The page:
After my quick stop in Granada, I headed back to Malaga to meet a friend I had made earlier in my trip in order to begin the next adventure.

We set off early to El Chorro, a small village a few hours from Malaga that boasts stunning turquoise lakes and the famous Caminito del Rey. Unfortunately we were too late to get any tickets, so if you’re planning a visit, make sure you book at least a month in advance! The Caminito del Rey is an amazing walkway attached to the side of the steep cliffs towering over El Chorros lakes. We saw people doing it and couldn’t help but be jealous!

To get to El Chorro we took on the winding mountain roads on a motorbike. It took way longer than using the motorway by car or going by train but the views were panoramic, breathtaking and showcased nature at it’s finest. If you can do this, you have to!

When we finally arrived it was to the best surprise ever! We were staying at El Nido del Chorro, a newly renovated family-run hotel overlooking one of the lakes, and we had the whole hotel to ourselves. Even the owner left to go back to her own house.

This meant we had the run of the hotel, the pool, the bar, the kitchen – everything! I guess that’s another plus of travelling during a pandemic.

What made El Chorro so special?

El Chorro somehow still seems to be a hidden gem within Andalusia, a place that you want to tell everyone about but also keep as your little secret.

The lakes are a vibrant blue I’ve never seen before and the views of the Andalusian countryside after our tiring hikes made us forget about our tired legs and beating hearts. It’s truly a place to escape and relax.

Tip: You could go straight from Granada to El Chorro if you have a car as it’s only a 2 hour ride away. If you’re reliant on public transport it may be easier to spend the night in Malaga.  It’s only a 40 minute train ride from Malaga to El Chorro, costing just €7.

 

Day 11-14: Tarifa, the place of chilled vibes and watersports

Playa Valdevaqueros in Tarifa

Playa Valdevaqueros in Tarifa

Tarifa, a town famous for windsports, wasn’t even on my radar until a random girl I met told me about how amazing it was. So of course, I had to add it to my itinerary and I’m so glad I did.

So we mounted the motorbike and headed back to Malaga once again! The only disadvantage about Tarifa was that it wasn’t the easiest to get to from Malaga. There’s a 4.5 hour bus but this included multiple transfers and wasn’t really an option. Then I was introduced to Blabla Car, a carpooling app that allows you to share rides with people going the same way as you.

Rather recklessly of me, I booked a car to Tarifa for €11, but there was no ride coming back. I left this problem for later and decided that was a bridge I would cross when it came to it. (It worked out fine).

If you’ve ever been to Canggu in Bali, Tarifa felt to me like the Spanish version of this. A laid-back vibe oozed from the brunch cafes and hipster clothing shops that lined the streets, the travellers coming back from the beach, tired after a day in the water and the vibrant nightlife.

I stayed in Tarifa Kite Hostel, which was recommended to me by a number of people. I heard it’s quite the party hostel normally. It was still pretty lively even during COVID, so I can only imagine how mental it can get.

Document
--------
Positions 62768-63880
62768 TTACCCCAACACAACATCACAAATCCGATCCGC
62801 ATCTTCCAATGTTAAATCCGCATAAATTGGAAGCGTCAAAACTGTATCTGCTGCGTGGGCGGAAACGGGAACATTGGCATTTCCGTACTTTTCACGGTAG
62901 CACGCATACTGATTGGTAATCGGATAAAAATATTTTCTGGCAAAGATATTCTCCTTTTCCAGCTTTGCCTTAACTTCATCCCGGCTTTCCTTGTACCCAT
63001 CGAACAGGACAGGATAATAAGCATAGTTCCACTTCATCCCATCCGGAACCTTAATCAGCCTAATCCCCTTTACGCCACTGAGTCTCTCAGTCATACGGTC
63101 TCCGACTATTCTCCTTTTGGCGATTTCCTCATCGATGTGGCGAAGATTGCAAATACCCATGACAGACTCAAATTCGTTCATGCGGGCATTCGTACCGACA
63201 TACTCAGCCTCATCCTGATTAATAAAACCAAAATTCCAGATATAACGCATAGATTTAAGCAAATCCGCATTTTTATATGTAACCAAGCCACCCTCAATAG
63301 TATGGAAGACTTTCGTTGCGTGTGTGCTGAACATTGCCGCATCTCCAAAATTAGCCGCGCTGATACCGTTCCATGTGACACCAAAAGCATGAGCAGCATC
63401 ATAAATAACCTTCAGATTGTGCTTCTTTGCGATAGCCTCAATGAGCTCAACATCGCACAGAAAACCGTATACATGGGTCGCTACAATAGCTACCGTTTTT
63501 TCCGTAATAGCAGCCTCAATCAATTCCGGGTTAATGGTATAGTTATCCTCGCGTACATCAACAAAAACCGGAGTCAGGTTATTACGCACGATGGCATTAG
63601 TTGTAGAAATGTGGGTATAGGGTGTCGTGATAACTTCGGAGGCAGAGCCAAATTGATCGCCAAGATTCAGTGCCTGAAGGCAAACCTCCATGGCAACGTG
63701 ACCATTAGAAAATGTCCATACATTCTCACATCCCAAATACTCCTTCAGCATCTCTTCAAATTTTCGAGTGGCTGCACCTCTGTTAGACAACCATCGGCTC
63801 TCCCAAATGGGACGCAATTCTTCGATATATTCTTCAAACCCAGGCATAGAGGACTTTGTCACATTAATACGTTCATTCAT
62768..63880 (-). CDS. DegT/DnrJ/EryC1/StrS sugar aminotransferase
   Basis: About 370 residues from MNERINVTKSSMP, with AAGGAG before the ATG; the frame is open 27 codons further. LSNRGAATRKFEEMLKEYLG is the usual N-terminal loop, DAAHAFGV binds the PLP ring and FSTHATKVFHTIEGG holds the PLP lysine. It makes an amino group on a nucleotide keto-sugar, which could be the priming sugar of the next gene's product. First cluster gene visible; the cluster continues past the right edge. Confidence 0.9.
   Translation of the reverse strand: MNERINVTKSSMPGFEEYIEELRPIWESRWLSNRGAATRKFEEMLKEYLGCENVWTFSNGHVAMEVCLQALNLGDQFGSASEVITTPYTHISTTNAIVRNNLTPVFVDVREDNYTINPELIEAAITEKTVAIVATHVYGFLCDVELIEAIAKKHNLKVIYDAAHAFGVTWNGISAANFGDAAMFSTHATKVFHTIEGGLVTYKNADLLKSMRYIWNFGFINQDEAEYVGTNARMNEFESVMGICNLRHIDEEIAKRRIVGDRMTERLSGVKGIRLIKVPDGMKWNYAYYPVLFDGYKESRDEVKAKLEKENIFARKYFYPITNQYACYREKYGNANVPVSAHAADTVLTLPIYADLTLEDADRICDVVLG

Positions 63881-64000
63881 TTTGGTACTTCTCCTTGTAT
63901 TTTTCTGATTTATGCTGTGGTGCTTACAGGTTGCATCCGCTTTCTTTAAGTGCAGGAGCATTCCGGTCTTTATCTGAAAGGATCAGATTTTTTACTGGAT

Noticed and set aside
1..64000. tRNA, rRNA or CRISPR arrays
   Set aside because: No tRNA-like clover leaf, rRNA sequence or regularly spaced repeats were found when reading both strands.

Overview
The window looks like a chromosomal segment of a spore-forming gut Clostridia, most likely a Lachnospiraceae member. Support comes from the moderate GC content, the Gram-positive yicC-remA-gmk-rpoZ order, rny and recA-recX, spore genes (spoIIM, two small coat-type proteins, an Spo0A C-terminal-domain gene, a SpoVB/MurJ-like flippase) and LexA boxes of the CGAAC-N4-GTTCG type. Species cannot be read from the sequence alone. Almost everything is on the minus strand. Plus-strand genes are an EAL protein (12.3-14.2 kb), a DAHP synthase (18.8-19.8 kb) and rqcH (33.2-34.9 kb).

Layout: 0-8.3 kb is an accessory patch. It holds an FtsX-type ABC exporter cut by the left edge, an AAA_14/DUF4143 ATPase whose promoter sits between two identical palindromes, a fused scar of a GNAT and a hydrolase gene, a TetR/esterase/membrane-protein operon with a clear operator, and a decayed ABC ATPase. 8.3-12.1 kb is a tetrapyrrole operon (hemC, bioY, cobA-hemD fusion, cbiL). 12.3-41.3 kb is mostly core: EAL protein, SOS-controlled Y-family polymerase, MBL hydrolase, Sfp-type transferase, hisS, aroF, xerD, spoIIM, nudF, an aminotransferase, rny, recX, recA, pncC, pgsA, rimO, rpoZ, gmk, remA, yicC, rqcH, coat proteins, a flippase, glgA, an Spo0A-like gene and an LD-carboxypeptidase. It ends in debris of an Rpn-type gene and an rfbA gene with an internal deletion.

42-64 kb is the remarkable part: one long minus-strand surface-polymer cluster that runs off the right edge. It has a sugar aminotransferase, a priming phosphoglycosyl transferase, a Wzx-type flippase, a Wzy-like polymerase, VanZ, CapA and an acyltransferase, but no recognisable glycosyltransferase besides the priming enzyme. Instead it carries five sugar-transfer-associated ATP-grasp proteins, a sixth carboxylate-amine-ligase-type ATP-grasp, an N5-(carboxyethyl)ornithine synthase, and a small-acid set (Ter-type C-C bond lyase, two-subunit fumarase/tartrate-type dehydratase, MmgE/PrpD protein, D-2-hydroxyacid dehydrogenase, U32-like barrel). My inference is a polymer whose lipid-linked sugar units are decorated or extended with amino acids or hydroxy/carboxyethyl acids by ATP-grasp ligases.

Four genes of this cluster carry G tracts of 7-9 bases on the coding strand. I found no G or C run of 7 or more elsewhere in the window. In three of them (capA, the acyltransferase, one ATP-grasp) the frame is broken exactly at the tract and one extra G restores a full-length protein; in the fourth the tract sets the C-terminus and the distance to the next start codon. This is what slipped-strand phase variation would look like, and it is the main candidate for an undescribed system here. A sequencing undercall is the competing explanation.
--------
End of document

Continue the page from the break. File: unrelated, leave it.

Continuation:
A kite surfers haven

Tarifa gives you the opportunity to try a whole host of new activities, predominantly kitesurfing and windsurfing. The beaches are packed with them!

A word of warning though, it’s not cheap! I paid €120 for 2 hours of kite surfing and I didn’t even get in the water. Now I don’t know whether that’s because I’m just absolutely terrible at kitesurfing or that’s just how your first lesson goes, but I couldn’t justify spending any more money. Other people did though, and they loved it.

As my time in Tarifa drew to a close, those holiday blues every traveller is familiar with began to creep in, heightened by the fact that I knew I had to quarantine for 2 weeks when I returned to the UK.

 

Was it worth travelling during the coronavirus pandemic?

For me, 100% yes! I had been desperately struggling with not being able to travel at all over the 6-month lockdown and being in Spain brought me back to my happy place, an environment where I can be unapologetically me and meet incredible people.

From what I had seen, I felt that Spain was dealing with the virus well. You had to wear masks everywhere outside apart from when you were sat at a table in a restaurant or a bar, there was hand sanitiser available almost everywhere and people just seemed to be taking it seriously, which can’t be said for London.

 

Did I feel safe staying in a hostel?

It was great to see that all of the hostels had increased their cleaning standards, making sure that surfaces were frequently disinfected and staff wore face masks. The Urban Jungle Hostel was also doing 50% occupancy in rooms to help maintain social distancing.

Is a hostel the best place to be during a pandemic? Of course the answer is no. Being around so many people and sharing facilities is not the ideal situation, but how long until this will be okay again, no one really knows.

 

What would I change about my itinerary?

It’s a common problem with travelling that you often feel like you don’t have enough time! For sure I felt that on this trip.

Ideally I would have had at least another week to properly dedicate enough time to each of the places, but that just wasn’t possible.

Staying within the time constraints of two weeks, I would suggest reducing your time in Malaga and donating those days to Granada.

Here’s my recommended itinerary if you want to spend two weeks in Andalusia:

  • Day 1 – 4: Malaga
  • Day 5 – 7: Granada
  • Day 8 – 10: El Chorro
  • Day 11 – 14: Tarifa

 

In summary…

People who have never travelled might not have the burning desire and addiction to be free and exploring the world, so whether you decide to pack your bags or not, can only be decided by you.